What is Home

Now that I’ve been “homeless” and travelling for a year, I’ve come to some realizations about what home is and what home means, to me anyway. I lived in Pelham, NY (a 25 minute train ride to NYC and in Westchester county) for 11 years and I walked to the train station in town and commuted to Manhattan for 9 of those years. I grew up in Williamsville, a suburb of Buffalo, NY, and spent a lot of time with my Grandparents in Lewiston, a suburb of Niagara Falls, NY. But I moved away from Buffalo just before I turned 18 and my parents moved away when I was 23. When I started college I met Pearson and started visiting and spending time where he grew up in Skaneateles, NY. Now I visit my Dad in Hagerstown, MD and my mother, sister, and brother in Baltimore, MD.

NYC was nice, but it wasn’t a place I dreamed of living or staying or putting down roots. I appreciate all of the wonderful things about Manhattan, but it never felt like home. I knew that home is where you feel comfortable and safe and I always associated home with just a feeling, but by leaving New York I realized that home is also an actual location.

Flatiron Building  Empire State Building

I spent my entire adult life in Pelham. I disliked Westchester, though Pelham had its perks, and I never loved New York City, but I am comfortable there because I know it. I know where to go, I know the hangouts, the “scene”, the train schedules, the neighborhoods, how to get around. I don’t know those things about Buffalo. Buffalo is where I’m from but NYC is what I know.

When I think about home or creating a home I can imagine it abstractly anywhere, but the only real concrete experience I have is NYC/Pelham and in a way I miss it. I miss understanding a place, knowing the people and the where I fit in (even if I didn’t like it). That’s something you only get by living in a place.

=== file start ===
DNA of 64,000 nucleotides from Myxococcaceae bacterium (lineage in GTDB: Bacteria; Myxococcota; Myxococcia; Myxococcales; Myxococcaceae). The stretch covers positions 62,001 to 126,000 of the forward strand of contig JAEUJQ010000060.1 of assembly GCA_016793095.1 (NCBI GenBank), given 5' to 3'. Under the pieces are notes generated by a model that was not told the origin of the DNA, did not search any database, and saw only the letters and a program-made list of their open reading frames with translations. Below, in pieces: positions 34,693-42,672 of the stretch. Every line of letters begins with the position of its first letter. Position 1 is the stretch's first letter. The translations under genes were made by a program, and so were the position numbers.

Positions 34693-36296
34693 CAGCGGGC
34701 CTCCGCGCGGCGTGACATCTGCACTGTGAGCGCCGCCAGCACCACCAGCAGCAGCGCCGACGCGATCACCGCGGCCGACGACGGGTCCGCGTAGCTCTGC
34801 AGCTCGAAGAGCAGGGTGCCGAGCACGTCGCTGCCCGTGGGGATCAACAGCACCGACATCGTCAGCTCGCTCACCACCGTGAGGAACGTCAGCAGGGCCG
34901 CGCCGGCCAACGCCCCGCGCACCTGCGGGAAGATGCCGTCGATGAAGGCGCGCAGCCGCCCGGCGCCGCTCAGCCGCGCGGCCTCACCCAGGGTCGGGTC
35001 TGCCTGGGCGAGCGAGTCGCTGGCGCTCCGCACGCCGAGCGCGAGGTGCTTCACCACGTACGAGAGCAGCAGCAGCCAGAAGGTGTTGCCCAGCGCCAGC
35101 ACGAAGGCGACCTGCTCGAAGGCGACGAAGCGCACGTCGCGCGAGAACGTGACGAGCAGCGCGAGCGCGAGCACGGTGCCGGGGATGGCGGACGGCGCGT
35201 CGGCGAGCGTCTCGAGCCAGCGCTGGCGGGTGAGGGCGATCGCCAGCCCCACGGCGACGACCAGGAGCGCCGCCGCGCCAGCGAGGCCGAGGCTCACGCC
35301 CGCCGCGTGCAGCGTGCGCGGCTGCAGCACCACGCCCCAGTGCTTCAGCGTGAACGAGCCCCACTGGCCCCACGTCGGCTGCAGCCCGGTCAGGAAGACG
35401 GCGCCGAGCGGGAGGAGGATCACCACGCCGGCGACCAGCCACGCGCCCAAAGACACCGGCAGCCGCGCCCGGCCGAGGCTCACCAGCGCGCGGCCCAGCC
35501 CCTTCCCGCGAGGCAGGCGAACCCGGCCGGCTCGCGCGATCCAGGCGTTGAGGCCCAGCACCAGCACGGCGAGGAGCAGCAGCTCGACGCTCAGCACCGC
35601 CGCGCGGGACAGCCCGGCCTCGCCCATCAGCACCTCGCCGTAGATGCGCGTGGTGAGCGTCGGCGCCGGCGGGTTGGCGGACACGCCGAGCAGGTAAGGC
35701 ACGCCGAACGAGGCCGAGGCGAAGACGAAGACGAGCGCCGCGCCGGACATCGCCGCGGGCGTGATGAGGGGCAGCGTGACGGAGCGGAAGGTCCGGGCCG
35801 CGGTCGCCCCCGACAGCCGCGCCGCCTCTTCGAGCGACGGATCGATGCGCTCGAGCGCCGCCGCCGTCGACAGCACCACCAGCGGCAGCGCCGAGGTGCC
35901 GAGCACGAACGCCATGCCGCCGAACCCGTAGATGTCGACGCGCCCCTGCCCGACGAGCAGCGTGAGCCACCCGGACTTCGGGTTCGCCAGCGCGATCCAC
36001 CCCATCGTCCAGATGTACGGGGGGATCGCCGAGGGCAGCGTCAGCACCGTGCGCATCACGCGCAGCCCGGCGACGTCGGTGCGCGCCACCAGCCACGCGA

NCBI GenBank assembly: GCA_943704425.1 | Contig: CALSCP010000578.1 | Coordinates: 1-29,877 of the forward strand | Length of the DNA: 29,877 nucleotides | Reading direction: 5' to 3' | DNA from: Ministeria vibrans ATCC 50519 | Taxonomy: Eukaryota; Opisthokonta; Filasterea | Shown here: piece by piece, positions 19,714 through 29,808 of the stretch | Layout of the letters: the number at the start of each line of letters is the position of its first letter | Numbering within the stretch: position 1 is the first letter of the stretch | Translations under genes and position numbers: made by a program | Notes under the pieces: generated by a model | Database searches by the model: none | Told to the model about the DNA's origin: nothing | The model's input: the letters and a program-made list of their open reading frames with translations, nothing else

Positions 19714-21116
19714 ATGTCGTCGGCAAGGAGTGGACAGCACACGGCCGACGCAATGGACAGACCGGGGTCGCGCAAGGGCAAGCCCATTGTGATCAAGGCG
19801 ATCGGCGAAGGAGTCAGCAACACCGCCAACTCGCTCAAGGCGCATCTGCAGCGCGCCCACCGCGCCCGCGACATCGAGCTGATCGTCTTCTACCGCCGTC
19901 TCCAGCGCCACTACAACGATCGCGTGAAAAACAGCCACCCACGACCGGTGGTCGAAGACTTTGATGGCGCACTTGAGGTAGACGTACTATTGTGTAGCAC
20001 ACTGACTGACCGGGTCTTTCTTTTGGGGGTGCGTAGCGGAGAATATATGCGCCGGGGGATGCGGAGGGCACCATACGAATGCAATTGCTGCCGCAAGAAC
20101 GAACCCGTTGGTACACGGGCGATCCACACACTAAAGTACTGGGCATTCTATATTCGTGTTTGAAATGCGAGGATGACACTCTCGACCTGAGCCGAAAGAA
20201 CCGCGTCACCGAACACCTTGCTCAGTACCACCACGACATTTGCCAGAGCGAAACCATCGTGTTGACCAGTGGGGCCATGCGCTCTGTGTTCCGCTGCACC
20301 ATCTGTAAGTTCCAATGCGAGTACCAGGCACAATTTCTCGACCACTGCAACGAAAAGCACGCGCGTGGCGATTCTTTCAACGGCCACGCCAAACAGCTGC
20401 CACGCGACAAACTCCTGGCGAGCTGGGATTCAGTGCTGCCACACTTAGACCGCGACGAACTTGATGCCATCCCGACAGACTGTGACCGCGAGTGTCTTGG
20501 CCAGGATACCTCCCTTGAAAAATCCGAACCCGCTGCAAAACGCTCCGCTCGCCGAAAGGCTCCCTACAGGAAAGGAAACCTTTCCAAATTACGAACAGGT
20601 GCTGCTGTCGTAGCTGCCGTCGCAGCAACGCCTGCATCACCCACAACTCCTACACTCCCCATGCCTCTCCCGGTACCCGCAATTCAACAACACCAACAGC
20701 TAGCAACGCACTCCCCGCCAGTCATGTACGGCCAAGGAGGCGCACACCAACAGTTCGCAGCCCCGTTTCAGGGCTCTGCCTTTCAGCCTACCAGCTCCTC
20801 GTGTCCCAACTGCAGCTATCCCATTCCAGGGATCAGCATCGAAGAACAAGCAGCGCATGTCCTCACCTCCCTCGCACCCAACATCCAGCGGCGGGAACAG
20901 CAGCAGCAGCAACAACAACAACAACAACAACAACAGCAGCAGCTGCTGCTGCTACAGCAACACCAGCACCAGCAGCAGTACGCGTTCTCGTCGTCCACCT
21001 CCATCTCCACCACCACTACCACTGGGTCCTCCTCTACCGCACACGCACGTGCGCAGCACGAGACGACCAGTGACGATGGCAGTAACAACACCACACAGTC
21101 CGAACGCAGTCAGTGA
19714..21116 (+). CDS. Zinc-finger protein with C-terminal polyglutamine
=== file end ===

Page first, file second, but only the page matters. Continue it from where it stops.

So for me, it’s weird to think that a place I disliked so much is home, and will continue to be home until I settle down and establish a life somewhere else. But luckily home is also just a feeling, so for me it is any space where I’m alone with Pearson. It can be a hotel room, a bedroom at his Dad’s house or my Dad’s house, in our car, or being alone in nature. My apartment in Pelham was only home because it was our space away from the world. That is the ultimate comfort and safety, where I can be quiet and know I’m not being judged.

The trail I walked to every morning in Pelham.

The trail I walked to every morning in Pelham.

On the topic of home, there is only one place I’ve ever travelled to that immediately felt calm and safe. The Mojave Desert near Joshua Tree National Park, felt comfortable to me despite a lot of stress and heartache while I was there. I passed through there briefly last fall, and then was fortunate to spend a week in there in February. So next week I’ll post a special blog about our time in Wonder Valley

Wonder Valley Mojave

Wonder Valley in the Mojave Desert

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